Mathias family ring bells of hope at Saugatuck Congregational

Nick Mathias, 4, adopted son of Mark and Kim Mathias, of Westport, at four months of age could have been an infant left in a basket on someone's doorstep, as has happened many times in harsher social times.

Nick, however, was lucky to be a charge of the Connecticut Department of Children and Families (DCF). Nick was placed by DCF in a different home when the asthmatic baby boy's parents were found unfit to care for him.

As such, the ailing baby was placed with a foster family in Westport, Mark and Kim Mathias, then parents of a daughter, Nicole, 7. The placement took place only after DCF found the Westport couple competent to be foster parents.

Mark's a specialist in technology and Kim is a Connecticut Assistant Attorney General on the staff of Attorney General Richard Blumenthal. She is assigned to DCF and works out of the Attorney General's branch office in Waterbury.

On Sunday, Nick, who was adopted two years ago by the Mathiases, pulled as hard as he could 25 times on the rope that rings the bell in the steeple of the landmark Saugatuck Congregational Church at 245 Post Road East in Westport (with some help from his Dad.)

At times, the swinging metal bell pulled the rope up so hard that little Nick, holding on for dear life, was lifted off his feet.

Despite the unusual timing of the bell's ringing, the congregation of the church, which was founded in 1837, was not alarmed after the worship service ended on All Saints Day.

That's because Kim and Mark Mathias, after being introduced ahead of the service by Pastor John H. Danner, alerted them to the happening.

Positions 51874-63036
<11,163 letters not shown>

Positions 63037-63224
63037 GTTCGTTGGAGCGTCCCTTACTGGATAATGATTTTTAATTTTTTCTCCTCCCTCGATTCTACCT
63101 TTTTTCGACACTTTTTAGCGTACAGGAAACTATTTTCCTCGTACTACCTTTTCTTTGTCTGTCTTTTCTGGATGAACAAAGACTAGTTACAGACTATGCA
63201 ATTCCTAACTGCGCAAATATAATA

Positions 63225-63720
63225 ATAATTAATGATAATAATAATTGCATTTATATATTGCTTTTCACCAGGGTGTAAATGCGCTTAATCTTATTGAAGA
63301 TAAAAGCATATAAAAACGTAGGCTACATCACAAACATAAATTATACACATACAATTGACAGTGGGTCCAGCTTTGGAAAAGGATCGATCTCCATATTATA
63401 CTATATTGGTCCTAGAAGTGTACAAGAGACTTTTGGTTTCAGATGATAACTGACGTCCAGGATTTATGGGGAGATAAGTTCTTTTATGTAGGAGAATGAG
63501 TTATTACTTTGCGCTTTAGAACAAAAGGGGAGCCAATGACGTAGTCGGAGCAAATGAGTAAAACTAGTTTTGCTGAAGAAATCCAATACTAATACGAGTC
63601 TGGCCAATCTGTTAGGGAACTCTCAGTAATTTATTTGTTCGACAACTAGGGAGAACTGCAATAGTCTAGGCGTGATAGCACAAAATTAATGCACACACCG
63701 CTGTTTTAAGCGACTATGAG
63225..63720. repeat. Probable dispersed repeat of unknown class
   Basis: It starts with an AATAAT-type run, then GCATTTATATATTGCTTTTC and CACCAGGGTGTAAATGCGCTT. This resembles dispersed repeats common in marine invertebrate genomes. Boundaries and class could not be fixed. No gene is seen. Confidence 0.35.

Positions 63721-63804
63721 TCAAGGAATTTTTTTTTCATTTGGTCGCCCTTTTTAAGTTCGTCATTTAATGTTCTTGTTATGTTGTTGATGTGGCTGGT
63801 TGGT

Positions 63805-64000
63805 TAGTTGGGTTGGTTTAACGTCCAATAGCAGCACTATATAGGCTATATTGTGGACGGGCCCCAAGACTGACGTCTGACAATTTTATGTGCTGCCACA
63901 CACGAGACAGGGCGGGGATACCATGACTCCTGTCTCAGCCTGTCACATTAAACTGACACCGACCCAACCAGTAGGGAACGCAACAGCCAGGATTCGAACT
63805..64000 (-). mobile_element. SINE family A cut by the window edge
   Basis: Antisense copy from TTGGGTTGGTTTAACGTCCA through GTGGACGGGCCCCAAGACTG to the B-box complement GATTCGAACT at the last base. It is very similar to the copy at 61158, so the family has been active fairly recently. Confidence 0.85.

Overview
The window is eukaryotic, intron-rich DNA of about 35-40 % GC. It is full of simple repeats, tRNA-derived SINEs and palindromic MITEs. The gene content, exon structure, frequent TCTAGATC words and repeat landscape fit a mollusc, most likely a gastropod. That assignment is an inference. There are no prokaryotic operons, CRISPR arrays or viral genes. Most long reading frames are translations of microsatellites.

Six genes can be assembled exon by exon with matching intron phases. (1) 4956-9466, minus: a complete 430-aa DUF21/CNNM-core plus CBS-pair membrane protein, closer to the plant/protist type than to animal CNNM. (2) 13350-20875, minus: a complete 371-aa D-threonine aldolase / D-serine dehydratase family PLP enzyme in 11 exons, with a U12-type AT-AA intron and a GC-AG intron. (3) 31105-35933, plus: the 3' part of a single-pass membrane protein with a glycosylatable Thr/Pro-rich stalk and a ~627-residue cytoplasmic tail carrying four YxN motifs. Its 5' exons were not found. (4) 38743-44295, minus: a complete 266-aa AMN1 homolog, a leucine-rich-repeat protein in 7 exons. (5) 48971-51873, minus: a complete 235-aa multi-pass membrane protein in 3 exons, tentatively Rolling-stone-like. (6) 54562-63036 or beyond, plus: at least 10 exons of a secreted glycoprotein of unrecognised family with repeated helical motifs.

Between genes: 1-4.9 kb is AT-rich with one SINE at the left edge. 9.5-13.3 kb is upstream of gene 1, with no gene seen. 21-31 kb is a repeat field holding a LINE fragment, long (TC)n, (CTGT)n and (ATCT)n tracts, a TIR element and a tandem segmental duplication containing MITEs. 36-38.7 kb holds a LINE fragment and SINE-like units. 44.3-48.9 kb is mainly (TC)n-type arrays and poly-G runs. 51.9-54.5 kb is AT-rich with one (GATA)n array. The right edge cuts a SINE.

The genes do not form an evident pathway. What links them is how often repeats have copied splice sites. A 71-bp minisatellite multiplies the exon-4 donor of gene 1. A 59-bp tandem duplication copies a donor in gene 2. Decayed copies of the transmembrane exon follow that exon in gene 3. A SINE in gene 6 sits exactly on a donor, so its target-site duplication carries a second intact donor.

The couple and their adopted son, Nick, 4, were centerpieces of a project that called for the unusual sounding of the church bell at Saugatuck Congregational and churches across the state Sunday.

The project was to call attention to the need for adoptive families to help the 25 adoptable children now on the DCF adoption list.

An explanation of the bell-tolling project was also printed in the church bulletin. The bulletin read: "November is National Adoption Month (featuring) `Bells of Hope: Ringing in a Brighter Tomorrow for Connecticut's Waiting Children.'"

"This project is quite simple," Deb Kelleher, of Cheshire, and coordinator of Foster Adoptive Mission, reported.

"Churches across the state, including Saugatuck Congregational, are ringing their bells today, one time for each foster child in Connecticut who needs an adoptive home, currently that number stands at 25."

Kelleher went on to say that, "Too many children in this great country wait far too long for adoptive families. Some are never adopted and `age out'. Of those who `age out', approximately 50 percent of them eventually experience homelessness or become incarcerated."

"If one family decides to adopt because they hear those bells ringing, then God's work will have been done," Kelleher said.

Mom and Dad Mathias, meanwhile, told the Westport News that after foster child Nick was with the family two years, a judge determined that efforts to reunite the little boy with his natural parents did not work out. At that point, Kim and Mark Mathias were offered the opportunity to adopt Nick.

"The Department of Family and Children always tries to reunite the foster child with the family before offering a child for adoption," Mark Mathias said in an interview. "When we were told Nick was adoptable, we decided in half-a-second."

Mark related that he and his wife and daughter Nicole, then 7, fell in love with Nick soon after he joined the family at four months of age.

The adoption not only extended the family circle, but the couple contends it also made their fondest dream for another child come true.

For further information contact about the program and adoption, contact Deb Kelleher, Coordinator, Foster Adoptive Mission, P.O. Box 9117, Waterbury, CT 06724, visit or call (203) 706-0101.